Well, I read alot and my buddy Scott reads even more, but there is so much camera information it is hard to know what to trust. Normally, I’d say if you are serious, the main thing is to read some publications and then to actually rent the camera you want to try for a week at lensrentals.com (make sure to get the insurance as who knows what will happen!). But someone asked me what I actually read and why and here’s a short list and I tend to focus on the sites that use Imatest to test sharpness as this seems like the most scientific approach.A great sensor plus crappy glass is kinda useless. For instance, the Olympus OM-D E-m1 and E-M5 do well because their sensors are of modest size and pixels but the optics are smaller and easier to design but the much higher resolution in the sensor Sony NEX-7 doesn’t do as well because the glass normally isn’t as good. So you get this strange result that a 24MP camera actually has less resolution than a 16MP one.
. Mainly because they have the most scientific reviews. They use something called imatest which is the most accurate in analyzing resolution. U have to wade through quite a bit of terminology but they basically give u effective resolution of the camera which is really helpful. The drawback is that they have to test the specific lense and camera combination that you like. These charts are really useful because for most lenses they have a sweet spot in terms of zoom level, aperture and ISO, so with Photoreview.com.au, they actually print the whole imatest chart. For instance my Sony RX-100 has its greatest resolution at F/5.6 when it is completely zoome out and at ISO 160 (the base ISO). When I take a photo in the light, I set it for Aperture priority at F/5.6. Similarly the Olympus OM-D EM-5 with the Panasonic 12-35 F/2.8 has it’s maximum resolution at F/4.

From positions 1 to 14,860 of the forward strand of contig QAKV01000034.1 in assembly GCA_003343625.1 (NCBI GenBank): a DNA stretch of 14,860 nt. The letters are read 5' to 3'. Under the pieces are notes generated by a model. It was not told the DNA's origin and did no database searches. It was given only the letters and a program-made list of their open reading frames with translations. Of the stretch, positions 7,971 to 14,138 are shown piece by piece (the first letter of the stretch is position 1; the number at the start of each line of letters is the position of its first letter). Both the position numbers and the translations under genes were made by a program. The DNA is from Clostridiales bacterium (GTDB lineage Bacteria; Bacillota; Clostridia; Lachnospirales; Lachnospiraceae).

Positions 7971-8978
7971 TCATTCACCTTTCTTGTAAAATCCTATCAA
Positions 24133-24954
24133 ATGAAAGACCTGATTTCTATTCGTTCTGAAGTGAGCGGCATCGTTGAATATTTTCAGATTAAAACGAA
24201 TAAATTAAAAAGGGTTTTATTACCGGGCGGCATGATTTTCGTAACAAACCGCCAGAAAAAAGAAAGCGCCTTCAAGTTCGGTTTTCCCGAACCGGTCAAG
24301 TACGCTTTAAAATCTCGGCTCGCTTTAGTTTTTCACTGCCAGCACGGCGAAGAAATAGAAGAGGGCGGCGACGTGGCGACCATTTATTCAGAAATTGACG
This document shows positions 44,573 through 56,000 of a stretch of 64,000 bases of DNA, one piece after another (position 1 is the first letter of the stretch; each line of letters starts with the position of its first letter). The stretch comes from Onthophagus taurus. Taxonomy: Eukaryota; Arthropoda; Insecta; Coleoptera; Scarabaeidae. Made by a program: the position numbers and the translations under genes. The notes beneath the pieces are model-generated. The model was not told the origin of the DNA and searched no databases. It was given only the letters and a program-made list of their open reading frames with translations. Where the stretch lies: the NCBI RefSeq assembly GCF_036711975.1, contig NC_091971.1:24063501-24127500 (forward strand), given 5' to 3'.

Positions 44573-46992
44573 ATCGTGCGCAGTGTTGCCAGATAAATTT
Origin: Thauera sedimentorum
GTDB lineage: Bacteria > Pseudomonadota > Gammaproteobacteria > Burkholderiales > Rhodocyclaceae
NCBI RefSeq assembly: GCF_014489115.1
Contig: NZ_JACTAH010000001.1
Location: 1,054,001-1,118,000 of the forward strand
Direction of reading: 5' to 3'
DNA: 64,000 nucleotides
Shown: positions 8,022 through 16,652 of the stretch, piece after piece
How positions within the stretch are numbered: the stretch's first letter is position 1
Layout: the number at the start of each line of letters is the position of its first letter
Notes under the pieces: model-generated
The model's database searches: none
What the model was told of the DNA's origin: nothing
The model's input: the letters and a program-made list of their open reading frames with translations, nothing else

2. Photozone.de. Another site that test Lense and body combinations using imatest.They rely on loans of lenses from their users and they don’t have the latest camera bodies, so you have to do some extrapolation.
. They are a smaller site, but they do a good job of testing lenses. They don’t often use the cameras that I do, so you have to do a little extrapolation.
. These guys are have the most lense and camera body combinations, but sadly, they don’t show you the actual test results or methodology. Also for zoom lenses, they average everything out, so it is hard to tell where the sweet spot is. Still, they have an effective megapixel rating for a lense and camera combination, so it is a decent approximation for relative quality. So you know that a Canon 5D Mark III with a 24-70 is about 18MP effective (with a 21 MP sensor, this is kind of amazing). It will be interesting to see how the A7 and A7R do in their tests.
5. Dpreview. They are very good although they’ve lately outsource their technical tests to dxo which is a little problematic as those tests are black box. No one knows what they mean. On the other hand, they let you look at actual images so you can judge yourself. They are really comprehensive on the usability of the system and so forth.